Cheers mate.

 
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In my honest opinion, none of those boards are ideal. We’re almost fully sold out of all of our 2018 boards, but we do have a Rome Buckshot 155 which I feel is a better option than any of the boards you mentioned. 155 with a 256mm waist, true twin, mid-flex, cambered profile, sintered base. Just a solid freestyle board matched better to your specs and at clearance price (last one). Check it out: https://www.boardworld.com.au/products/rome-buckshot-155-snowboard-2018

Otherwise, if you’re happy to wait, we have a full range of 2019 boards arriving very soon and you’ll be able to claim our member’s discount. You could go for the Skate Banana 156 but make sure you’re happy with the Banana profile (camber/rocker/camber) and soft flex. It’s super loose and playful. Not great for jibbing either. Personally, not my thing, but do your research just to make certain this is what you want.

Worth reading: http://www.boardworld.com.au/forums/viewthread/4119

 

@rider26

Legendary reply dude. Damn, the Buckshot does have pretty ideal specs and also quite tempting. Though how versatile is it for the rest of the mountain? I have a Thredbo trip end of July and then plan to go Japan in January, so will need to hold up with some powder and all-mountain riding. Did you have any other recommendations? The YES brand seems appealing. The Capita DOA 155W also seems like a viable purchase.

Cheers again mate.

 
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Full camber is more versatile for all-mountain than the Banana profile, that’s for sure. More stable, better edging, more pop! But, rocker performs better in powder. I hate rocker, generally speaking, but it’s super fun in powder and it floats really well. So it really depends on your preferences and what you’ll be riding more of.

I love YES boards and the brand in general. CamRock is a winner in my books. Lifetime warranty on their full range. There are some epic boards which would be ideal for you, but they will be 2019 models and not on sale. Something like the YES Typo 156 Wide… amazing value for money, super versatile and lots of fun. Great on the mountain, in the park, in pow… 👌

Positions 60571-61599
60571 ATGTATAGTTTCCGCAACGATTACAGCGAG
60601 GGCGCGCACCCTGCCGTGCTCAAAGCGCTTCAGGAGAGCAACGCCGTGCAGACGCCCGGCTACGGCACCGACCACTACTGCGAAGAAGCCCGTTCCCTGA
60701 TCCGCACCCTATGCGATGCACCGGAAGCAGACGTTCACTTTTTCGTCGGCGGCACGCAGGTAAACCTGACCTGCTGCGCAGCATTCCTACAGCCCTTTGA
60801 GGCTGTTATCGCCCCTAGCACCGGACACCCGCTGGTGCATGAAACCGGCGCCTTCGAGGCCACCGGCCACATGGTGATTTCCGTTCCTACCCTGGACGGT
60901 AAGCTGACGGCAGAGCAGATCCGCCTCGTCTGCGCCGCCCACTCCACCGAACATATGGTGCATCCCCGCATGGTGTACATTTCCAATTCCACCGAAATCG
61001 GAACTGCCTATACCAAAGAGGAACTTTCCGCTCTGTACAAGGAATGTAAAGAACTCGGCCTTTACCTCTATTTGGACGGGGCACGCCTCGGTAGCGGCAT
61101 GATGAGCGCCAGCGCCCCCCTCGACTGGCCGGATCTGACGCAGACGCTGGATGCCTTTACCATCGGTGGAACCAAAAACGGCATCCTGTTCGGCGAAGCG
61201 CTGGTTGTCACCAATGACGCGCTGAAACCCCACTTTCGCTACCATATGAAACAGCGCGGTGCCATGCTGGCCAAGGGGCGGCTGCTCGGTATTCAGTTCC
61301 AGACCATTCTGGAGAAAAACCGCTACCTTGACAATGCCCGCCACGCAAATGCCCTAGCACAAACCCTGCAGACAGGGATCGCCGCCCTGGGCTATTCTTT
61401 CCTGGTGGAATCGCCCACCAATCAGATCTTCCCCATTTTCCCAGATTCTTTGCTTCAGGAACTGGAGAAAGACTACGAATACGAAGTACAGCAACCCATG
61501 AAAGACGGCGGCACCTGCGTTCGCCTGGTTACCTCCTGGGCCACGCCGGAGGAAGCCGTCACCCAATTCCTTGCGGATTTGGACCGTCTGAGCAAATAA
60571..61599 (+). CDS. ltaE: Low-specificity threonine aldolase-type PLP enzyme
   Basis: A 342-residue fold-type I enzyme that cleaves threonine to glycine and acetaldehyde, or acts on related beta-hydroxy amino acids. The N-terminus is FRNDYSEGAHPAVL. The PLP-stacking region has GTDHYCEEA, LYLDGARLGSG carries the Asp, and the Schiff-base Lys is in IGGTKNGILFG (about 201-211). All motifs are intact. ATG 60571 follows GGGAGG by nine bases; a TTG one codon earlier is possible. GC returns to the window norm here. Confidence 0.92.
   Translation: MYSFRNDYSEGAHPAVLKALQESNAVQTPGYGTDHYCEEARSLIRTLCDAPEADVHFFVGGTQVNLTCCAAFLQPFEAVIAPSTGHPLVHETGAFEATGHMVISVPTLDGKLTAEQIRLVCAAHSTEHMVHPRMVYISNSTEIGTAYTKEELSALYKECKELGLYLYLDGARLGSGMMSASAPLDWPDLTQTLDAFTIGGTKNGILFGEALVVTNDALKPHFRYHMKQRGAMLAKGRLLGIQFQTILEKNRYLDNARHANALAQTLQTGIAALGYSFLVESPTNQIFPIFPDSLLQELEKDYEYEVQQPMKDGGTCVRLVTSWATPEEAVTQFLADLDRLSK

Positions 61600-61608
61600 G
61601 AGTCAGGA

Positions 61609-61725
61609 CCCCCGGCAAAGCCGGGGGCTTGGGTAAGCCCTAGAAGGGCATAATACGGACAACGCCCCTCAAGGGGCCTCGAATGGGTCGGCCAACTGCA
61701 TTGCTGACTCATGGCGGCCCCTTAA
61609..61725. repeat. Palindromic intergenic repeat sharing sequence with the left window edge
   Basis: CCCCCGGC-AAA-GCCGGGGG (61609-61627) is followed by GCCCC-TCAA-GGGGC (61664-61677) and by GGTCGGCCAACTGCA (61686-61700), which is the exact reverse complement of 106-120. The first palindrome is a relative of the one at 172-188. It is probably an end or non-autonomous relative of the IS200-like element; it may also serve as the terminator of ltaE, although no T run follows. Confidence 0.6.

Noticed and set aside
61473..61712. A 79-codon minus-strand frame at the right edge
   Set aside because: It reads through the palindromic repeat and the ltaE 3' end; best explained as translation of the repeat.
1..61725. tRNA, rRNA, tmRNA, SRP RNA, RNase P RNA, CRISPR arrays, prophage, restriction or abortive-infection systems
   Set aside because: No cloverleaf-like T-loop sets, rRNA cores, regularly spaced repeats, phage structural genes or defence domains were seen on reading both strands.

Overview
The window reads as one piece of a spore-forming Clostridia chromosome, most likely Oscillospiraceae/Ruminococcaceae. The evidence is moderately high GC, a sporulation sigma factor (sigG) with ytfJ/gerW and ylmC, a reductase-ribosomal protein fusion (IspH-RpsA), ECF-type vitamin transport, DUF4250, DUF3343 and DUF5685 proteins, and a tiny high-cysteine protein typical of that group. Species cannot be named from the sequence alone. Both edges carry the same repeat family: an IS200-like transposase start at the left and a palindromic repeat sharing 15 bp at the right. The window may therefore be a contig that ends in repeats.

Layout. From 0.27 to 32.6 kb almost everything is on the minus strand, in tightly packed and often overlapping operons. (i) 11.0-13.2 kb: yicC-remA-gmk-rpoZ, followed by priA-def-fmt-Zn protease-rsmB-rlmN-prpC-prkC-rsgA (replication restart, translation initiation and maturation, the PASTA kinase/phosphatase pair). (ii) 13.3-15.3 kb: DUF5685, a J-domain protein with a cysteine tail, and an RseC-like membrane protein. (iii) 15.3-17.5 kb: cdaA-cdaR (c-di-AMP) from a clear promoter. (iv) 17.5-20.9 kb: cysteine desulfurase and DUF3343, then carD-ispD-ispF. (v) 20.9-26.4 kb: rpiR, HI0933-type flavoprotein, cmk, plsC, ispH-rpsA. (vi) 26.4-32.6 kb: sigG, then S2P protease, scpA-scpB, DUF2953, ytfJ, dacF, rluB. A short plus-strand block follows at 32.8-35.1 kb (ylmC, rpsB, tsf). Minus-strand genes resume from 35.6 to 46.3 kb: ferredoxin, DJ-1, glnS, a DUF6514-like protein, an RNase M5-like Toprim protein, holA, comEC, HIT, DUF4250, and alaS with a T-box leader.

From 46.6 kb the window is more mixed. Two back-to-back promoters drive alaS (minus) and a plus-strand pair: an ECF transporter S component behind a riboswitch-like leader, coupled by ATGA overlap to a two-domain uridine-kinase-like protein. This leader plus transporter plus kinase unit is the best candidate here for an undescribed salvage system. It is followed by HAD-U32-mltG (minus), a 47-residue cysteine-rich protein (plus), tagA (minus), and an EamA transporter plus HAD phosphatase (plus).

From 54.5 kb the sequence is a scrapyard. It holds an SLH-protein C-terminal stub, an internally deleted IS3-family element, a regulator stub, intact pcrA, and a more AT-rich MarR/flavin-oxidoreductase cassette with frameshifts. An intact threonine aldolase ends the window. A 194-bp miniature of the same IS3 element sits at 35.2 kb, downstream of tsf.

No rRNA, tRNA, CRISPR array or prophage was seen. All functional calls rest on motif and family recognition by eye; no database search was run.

@rider26

You’ve got me on the Typo train dude! The bloke at the store has now got me considering the Jackpot…

My question, can the Typo hold up just as well as the Jackpot in the park? Or vice versa… can the Jackpot hold up just as well in the rest of the mountain?

Cheers man.

 
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Hey @Zeb Scott,

Short answer, yes but not exactly.

The Jackpot has an upgraded base (Sintered True). The flex of both boards is very similar. The Jackpot is a true twin and dedicated park board (yet still highly versatile). The Typo is a directional twin with a 5mm setback (yet performs great in the park). The Jackpot has MidBite, the Typo has UnderBite. But they are both super versatile and can handle pretty much everything.

They are both great boards and not all that different from one another. If you think you’ll be spending most of your time in the park and you ride a lot of switch, I’d go for the Jackpot. If you’ll be spending most of your time riding the mountain, chasing pow on pow days, and a bit of time in the park, I’d go for the Typo.

It’s one of those situations where you really can’t make a wrong decision. wink